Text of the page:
Most of the reports coming from Mali in recent days have spoken of the liberation of the northern part of the country, where extremist jihadists and secular Tuareg rebels have been occupying cities, towns and villages for months. 

The jihadists in particular have imposed a harsh form of Shariah law that included amputations of hands and feet as punishment for what they saw as contraventions of Islamic law.

Yet our recent road trip to the city of Gao, centre of much of the jihadist troops, revealed suggestions that the area still isn't secure from the threat of more attacks.

Just last week, French and Malian forces swept into Gao, beating back the militants from the city, sparking scenes of jubilation from the residents who endured under occupation.

For the most part, though, journalists were unable to get to Gao to report on the fighting or even its aftermath. They were repeatedly blocked from travelling on the only road north to Gao by the Malian army, citing safety concerns.

So when we saw a chance to make it through, there was no hesitation. We were in the town of Sevare, home to an airfield and a military base, when we learned a convoy of French vehicles would leave the next morning. We were told we could tag along as long as we arrived at the gates of the base by 5 the next morning.

Guests in Gao

Between the French airstrikes and the general difficulty of life under Islamist rule for the past 10 months, the recently liberated Malian city of Gao doesn't get much electricity and food is a bit tricky to come by. Thankfully, we found a small restaurant. They even had cold drinks, including something called "American Cola" (a brand that was apparently OK under the Islamists).

The guest house where we stayed had been previously inhabited by militants, who used an AK-47 in lieu of a key to open the lock. The house had a generator but forget about internet access, which we need to send television and radio stories. Luckily, we carry a piece of equipment known as a BGan, which connects to a satellite to provide a dial-up-quality data connection. -- David Common

We watched as 61 vehicles — some ready for battle, others acting as lookouts and most trucks loaded with supplies for the troops in Gao — pulled out from the base. We fell in behind, finally able to do what so many other journalists had been unable to: Sail through the checkpoints. Still, that did not make for easy travel.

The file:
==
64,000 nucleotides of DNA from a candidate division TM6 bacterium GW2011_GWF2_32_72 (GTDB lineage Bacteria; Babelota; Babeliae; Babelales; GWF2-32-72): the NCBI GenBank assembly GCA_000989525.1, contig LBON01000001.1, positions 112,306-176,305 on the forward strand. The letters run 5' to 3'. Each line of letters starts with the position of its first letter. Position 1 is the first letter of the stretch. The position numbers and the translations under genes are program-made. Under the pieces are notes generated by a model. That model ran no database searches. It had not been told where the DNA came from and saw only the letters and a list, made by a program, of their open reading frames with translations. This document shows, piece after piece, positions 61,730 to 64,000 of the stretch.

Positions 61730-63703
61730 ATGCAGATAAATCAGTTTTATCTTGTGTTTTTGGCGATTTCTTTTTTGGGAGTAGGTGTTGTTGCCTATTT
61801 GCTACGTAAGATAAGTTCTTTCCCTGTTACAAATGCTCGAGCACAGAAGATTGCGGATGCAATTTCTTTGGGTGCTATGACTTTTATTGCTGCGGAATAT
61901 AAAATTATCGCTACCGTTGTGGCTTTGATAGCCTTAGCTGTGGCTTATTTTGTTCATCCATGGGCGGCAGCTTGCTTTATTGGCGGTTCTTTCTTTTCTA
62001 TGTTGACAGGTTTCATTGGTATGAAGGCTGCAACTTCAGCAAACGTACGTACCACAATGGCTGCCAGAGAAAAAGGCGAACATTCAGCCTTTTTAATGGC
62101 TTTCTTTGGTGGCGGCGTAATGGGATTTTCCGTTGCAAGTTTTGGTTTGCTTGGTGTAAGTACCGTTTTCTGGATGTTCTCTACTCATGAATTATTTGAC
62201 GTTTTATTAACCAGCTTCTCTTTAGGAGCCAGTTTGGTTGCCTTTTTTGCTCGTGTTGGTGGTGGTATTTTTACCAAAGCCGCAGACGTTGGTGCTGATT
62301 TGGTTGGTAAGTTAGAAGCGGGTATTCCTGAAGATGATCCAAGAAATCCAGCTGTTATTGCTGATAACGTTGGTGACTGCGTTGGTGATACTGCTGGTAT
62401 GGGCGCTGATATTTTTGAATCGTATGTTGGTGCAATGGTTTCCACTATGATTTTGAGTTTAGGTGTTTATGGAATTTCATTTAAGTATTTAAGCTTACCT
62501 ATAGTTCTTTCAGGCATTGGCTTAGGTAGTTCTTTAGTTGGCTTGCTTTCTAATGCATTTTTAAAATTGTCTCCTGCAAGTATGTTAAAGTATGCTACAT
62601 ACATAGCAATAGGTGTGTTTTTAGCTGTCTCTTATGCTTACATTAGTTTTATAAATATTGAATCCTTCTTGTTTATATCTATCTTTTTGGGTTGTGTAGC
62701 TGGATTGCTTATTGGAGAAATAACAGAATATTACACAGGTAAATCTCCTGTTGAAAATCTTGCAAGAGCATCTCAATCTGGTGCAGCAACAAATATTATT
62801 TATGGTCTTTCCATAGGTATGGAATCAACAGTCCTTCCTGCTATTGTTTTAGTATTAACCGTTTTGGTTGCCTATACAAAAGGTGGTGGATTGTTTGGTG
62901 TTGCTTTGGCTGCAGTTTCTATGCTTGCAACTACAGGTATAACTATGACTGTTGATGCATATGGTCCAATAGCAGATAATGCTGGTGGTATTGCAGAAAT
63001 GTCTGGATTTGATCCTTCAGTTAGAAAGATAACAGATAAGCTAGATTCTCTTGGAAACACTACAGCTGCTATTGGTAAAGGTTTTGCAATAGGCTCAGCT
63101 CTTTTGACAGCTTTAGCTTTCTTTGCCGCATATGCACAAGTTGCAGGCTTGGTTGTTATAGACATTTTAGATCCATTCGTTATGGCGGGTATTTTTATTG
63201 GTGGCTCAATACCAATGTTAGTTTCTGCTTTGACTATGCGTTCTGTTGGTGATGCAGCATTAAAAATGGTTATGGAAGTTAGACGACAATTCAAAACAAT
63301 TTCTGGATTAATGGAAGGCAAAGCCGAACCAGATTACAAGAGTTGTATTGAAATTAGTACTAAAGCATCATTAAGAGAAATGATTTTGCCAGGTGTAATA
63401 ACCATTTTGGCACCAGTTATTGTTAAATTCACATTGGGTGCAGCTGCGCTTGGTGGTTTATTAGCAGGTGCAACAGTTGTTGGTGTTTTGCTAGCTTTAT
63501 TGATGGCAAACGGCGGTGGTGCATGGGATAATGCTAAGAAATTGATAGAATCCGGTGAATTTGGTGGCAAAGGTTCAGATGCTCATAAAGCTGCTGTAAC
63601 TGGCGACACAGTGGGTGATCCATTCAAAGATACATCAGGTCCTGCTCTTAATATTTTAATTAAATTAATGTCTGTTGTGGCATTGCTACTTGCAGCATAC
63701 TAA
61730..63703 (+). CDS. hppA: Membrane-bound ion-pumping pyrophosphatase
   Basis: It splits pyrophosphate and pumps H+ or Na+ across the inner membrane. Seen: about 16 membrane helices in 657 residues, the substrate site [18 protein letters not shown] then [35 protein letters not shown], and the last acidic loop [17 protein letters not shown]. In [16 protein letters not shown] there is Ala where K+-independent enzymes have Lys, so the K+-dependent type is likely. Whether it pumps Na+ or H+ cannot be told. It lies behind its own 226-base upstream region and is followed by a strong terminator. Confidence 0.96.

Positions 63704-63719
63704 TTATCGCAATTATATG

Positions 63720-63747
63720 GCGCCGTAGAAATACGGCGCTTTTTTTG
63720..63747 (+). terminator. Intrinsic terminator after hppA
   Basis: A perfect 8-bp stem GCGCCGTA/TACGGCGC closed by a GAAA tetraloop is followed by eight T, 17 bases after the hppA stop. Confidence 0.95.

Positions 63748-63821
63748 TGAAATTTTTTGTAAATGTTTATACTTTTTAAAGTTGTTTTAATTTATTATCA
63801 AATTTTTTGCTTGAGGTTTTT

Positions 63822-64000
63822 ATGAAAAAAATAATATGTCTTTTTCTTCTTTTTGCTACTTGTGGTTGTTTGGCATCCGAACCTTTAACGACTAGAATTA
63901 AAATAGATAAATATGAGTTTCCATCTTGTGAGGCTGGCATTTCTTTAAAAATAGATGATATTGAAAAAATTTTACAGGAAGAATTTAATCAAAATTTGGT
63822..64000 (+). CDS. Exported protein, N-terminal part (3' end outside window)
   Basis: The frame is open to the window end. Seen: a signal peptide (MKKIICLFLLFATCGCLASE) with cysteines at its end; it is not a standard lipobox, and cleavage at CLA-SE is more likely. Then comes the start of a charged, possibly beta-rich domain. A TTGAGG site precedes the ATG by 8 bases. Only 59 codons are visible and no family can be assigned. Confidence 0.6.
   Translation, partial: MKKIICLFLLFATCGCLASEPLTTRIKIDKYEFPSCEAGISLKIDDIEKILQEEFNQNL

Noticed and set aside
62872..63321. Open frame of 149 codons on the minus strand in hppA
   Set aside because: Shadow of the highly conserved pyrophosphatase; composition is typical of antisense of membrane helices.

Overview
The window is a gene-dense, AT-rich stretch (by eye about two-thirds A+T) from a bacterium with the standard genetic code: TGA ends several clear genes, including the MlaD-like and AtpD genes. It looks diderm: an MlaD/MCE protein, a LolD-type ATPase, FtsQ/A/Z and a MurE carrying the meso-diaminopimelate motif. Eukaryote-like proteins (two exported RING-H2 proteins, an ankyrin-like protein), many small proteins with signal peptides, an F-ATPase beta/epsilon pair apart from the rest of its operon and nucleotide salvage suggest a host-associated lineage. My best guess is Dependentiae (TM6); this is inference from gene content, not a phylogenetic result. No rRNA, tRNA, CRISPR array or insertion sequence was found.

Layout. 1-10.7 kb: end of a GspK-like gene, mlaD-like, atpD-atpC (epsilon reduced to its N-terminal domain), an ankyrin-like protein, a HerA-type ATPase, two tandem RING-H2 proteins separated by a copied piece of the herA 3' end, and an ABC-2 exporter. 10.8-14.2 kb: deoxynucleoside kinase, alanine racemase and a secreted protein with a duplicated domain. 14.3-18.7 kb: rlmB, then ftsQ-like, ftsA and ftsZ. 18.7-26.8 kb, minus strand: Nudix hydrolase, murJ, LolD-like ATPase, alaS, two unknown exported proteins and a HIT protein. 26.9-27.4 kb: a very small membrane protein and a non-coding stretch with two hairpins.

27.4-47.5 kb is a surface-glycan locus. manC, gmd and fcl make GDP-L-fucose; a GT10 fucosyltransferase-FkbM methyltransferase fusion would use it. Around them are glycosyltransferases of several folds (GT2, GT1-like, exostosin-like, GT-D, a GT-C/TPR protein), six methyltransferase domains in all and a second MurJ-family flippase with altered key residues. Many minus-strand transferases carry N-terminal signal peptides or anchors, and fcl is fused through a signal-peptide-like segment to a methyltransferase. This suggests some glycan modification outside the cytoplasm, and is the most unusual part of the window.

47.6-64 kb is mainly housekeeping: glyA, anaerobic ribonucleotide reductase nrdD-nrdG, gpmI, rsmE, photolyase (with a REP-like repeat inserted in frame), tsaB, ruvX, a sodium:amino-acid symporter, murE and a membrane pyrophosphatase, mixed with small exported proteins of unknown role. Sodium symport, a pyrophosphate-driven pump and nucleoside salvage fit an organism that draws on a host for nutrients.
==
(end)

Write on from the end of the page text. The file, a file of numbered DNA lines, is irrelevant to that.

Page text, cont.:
The convoy moved achingly slowly at points, covering ground carefully, watching for the enemy and alert to danger that was perceived to be getting worse the closer we got to Gao. We ended the day 160 kilometres short of the city after multiple roadside bombs were discovered up the road. It meant a chilly, unexpected night sleeping on the ground, under the stars.

The next morning, the wake-up call came in the form of an explosion nearby, smoke drifting across the sunrise. Startled, we looked to the French soldiers nearby who seemed relaxed as they prepared to leave. One even shouted "reveille" to his colleagues. It was a controlled explosion, we learned later, of the two mines discovered the day before.

That discovery, coupled with a similar bomb that killed four Malian soldiers days before, suggests the extremists may be engaging in new tactics: instead of fighting directly with troops, they will become an insurgency, employing guerrilla tactics similar to the Taliban in Afghanistan.

At the very least, it points to a lack of security around Gao. The French are said to be redeploying troops from Timbuktu to Gao to try to provide that further security.

Once we did arrive in Gao, there were evident signs of the damage done by both the occupation and the battle to take it back. Buildings reduced to rubble by airstrikes, gas stations closed due to fuel shortages and no electricity for most of the day. 

Near a field where the Islamists carried out their amputations in full public view, black signs with white writing still stood: they were the stern reminders that up until last week, Shariah law was the law of the land.

Residents' fears

For the residents, those are now difficult memories.

Ibrahim Konta says it was as if they were in prison for nine months. Now he says it's as though they're celebrating independence all over again.

He runs a hotel in Gao, but said the extremists moved in nine months ago.

"I ran one of the oldest and best hotels in Mali, but there's been no work for nine months there. Now that the French have come, we're cleaning it and getting it ready for customers."

His main worry now is that the French will leave and what he called a weak Malian army will fail to protect them, as it did nine months ago when Gao became a city under occupation.